Also speaking today on effective measures to enhance the protection of diplomatic and consular officials were representatives of Republic of Korea, El Salvador, Canada, Cuba, India, Syria, Israel, Russian Federation, Tunisia, Egypt and Iran.
Other speakers on the Programme of Assistance were representatives of Chile (also for the Community of Latin American and Caribbean States), Egypt (for the African Group), Viet Nam (for the Association of South-East Asian Nations), Ethiopia, Republic of Korea, Mexico, New Zealand, Trinidad and Tobago, Argentina, Nigeria, Malaysia, China, Ireland, Thailand, Eritrea, Israel, South Africa, United States, Sudan, and Russian Federation. A representative of the Delegation of the European Union also spoke on the topic.
The Committee will meet again Monday, 29 October, to begin its debate on the Report of the International Law Commission.
The Sixth Committee (Legal) met this morning to conclude its debate on effective measures to enhance the protection, security and safety of diplomatic and consular missions and personnel, and to revisit the Report for the Special Committee on the Charter of the United Nations and on the Strengthening of the Role of the Organization, as well as related documents (for background see Press Release GA/L/3437). In consideration of the latter item, the Committee had before a draft resolution entitled “Thirtieth anniversary of the Manila Declaration on the Peaceful Settlement of Disputes” (A/C.6/67/L.3).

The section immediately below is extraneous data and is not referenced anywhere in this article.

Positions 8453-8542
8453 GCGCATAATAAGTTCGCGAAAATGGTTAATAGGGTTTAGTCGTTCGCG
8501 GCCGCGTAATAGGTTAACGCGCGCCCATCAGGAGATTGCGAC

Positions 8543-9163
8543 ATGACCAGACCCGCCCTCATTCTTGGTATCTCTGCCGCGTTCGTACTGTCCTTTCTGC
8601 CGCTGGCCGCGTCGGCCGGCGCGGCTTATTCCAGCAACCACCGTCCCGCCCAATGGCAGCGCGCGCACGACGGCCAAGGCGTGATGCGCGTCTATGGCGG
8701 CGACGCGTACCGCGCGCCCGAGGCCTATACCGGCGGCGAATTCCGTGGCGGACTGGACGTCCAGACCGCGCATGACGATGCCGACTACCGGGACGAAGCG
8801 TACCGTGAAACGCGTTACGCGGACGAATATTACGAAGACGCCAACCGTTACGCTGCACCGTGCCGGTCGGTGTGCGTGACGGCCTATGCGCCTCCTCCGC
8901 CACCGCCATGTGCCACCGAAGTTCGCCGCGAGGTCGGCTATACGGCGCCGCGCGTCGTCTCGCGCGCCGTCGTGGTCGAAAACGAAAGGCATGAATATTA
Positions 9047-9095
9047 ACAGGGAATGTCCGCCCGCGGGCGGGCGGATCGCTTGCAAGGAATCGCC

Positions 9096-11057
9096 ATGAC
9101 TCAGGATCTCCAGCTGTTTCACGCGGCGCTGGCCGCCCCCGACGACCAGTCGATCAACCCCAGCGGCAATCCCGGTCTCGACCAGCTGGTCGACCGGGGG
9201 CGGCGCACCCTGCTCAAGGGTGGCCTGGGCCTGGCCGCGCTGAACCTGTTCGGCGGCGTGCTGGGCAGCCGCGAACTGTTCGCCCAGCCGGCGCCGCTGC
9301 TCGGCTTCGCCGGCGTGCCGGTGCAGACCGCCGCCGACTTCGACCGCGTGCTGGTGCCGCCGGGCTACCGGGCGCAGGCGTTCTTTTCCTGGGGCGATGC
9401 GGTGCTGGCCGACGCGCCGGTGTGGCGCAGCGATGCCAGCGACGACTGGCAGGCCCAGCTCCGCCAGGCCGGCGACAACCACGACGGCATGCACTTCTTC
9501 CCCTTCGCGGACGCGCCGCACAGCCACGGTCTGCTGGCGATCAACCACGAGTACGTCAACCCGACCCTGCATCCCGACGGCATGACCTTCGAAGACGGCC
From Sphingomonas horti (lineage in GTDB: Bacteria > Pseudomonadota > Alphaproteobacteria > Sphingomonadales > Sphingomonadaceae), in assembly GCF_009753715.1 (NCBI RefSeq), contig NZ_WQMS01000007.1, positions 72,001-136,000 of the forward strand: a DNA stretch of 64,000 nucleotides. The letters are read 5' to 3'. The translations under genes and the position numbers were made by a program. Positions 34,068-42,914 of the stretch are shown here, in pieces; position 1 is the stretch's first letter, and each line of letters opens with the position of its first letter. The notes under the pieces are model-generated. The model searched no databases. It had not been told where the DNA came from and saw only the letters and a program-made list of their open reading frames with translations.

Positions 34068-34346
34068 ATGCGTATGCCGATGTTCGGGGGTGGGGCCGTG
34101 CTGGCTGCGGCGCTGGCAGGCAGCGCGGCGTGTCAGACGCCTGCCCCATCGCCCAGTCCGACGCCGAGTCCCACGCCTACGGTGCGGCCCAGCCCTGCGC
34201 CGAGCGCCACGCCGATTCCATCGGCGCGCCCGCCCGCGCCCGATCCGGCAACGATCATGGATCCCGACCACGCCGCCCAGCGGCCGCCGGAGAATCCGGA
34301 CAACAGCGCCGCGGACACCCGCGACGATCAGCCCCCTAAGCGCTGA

Also before the Committee was the report of the Secretary-General on the United Nations Programme of Assistance in the Teaching, Study, Dissemination and Wider Appreciation of International Law (document A/67/518).
The report focuses on the activities of the Office of Legal Affairs, particularly those of its Codification Division and Treaty Section. It also covers administrative and financial aspects of the Programme and its Advisory Committee’s forty-seventh session.
The report states that during 2012, the Office of Legal Affairs prepared several legal publications and maintained a number of websites, listed in the annexes to the report. The Treaty Section organized two training seminars at the United Nations Headquarters in December 2011 and May 2012, on the registration of treaties and depositary practice of the Secretary-General. Other training activities were held in Belarus, Colombia and South Sudan in 2011 and 2012.